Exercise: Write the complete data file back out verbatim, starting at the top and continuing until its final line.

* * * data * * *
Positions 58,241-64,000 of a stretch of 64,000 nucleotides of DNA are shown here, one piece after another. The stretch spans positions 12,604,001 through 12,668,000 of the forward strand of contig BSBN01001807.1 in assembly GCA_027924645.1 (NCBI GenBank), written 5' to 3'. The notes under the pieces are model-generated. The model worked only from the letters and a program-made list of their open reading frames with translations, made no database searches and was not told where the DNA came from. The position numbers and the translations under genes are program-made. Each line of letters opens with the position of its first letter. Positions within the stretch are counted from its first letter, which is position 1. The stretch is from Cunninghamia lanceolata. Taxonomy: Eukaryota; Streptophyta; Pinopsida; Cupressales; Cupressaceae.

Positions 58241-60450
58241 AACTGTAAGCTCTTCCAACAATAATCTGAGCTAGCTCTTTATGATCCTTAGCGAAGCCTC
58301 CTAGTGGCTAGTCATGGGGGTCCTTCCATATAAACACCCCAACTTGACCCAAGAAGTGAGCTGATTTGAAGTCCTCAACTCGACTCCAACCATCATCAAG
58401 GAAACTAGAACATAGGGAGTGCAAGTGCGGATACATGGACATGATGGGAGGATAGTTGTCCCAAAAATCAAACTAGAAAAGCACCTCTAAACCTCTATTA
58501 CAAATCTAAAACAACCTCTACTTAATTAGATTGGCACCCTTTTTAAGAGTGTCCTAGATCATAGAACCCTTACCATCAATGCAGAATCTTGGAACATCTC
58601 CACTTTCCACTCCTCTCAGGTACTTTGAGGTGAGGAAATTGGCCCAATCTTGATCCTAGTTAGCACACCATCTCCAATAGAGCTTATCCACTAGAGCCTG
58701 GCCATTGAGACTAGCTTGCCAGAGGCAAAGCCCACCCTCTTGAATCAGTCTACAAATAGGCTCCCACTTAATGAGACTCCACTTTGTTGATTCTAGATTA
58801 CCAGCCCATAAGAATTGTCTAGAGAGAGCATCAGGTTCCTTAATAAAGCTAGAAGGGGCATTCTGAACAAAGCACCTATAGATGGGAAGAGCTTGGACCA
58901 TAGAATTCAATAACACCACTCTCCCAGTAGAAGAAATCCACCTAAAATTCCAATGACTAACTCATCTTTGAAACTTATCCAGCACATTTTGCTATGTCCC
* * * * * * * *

Positions 58,241-64,000 of a stretch of 64,000 nucleotides of DNA are shown here, one piece after another. The stretch spans positions 12,604,001 through 12,668,000 of the forward strand of contig BSBN01001807.1 in assembly GCA_027924645.1 (NCBI GenBank), written 5' to 3'. The notes under the pieces are model-generated. The model worked only from the letters and a program-made list of their open reading frames with translations, made no database searches and was not told where the DNA came from. The position numbers and the translations under genes are program-made. Each line of letters opens with the position of its first letter. Positions within the stretch are counted from its first letter, which is position 1. The stretch is from Cunninghamia lanceolata. Taxonomy: Eukaryota; Streptophyta; Pinopsida; Cupressales; Cupressaceae.

Positions 58241-60450
58241 AACTGTAAGCTCTTCCAACAATAATCTGAGCTAGCTCTTTATGATCCTTAGCGAAGCCTC
58301 CTAGTGGCTAGTCATGGGGGTCCTTCCATATAAACACCCCAACTTGACCCAAGAAGTGAGCTGATTTGAAGTCCTCAACTCGACTCCAACCATCATCAAG
58401 GAAACTAGAACATAGGGAGTGCAAGTGCGGATACATGGACATGATGGGAGGATAGTTGTCCCAAAAATCAAACTAGAAAAGCACCTCTAAACCTCTATTA
58501 CAAATCTAAAACAACCTCTACTTAATTAGATTGGCACCCTTTTTAAGAGTGTCCTAGATCATAGAACCCTTACCATCAATGCAGAATCTTGGAACATCTC
58601 CACTTTCCACTCCTCTCAGGTACTTTGAGGTGAGGAAATTGGCCCAATCTTGATCCTAGTTAGCACACCATCTCCAATAGAGCTTATCCACTAGAGCCTG
58701 GCCATTGAGACTAGCTTGCCAGAGGCAAAGCCCACCCTCTTGAATCAGTCTACAAATAGGCTCCCACTTAATGAGACTCCACTTTGTTGATTCTAGATTA
58801 CCAGCCCATAAGAATTGTCTAGAGAGAGCATCAGGTTCCTTAATAAAGCTAGAAGGGGCATTCTGAACAAAGCACCTATAGATGGGAAGAGCTTGGACCA
58901 TAGAATTCAATAACACCACTCTCCCAGTAGAAGAAATCCACCTAAAATTCCAATGACTAACTCATCTTTGAAACTTATCCAGCACATTTTGCTATGTCCC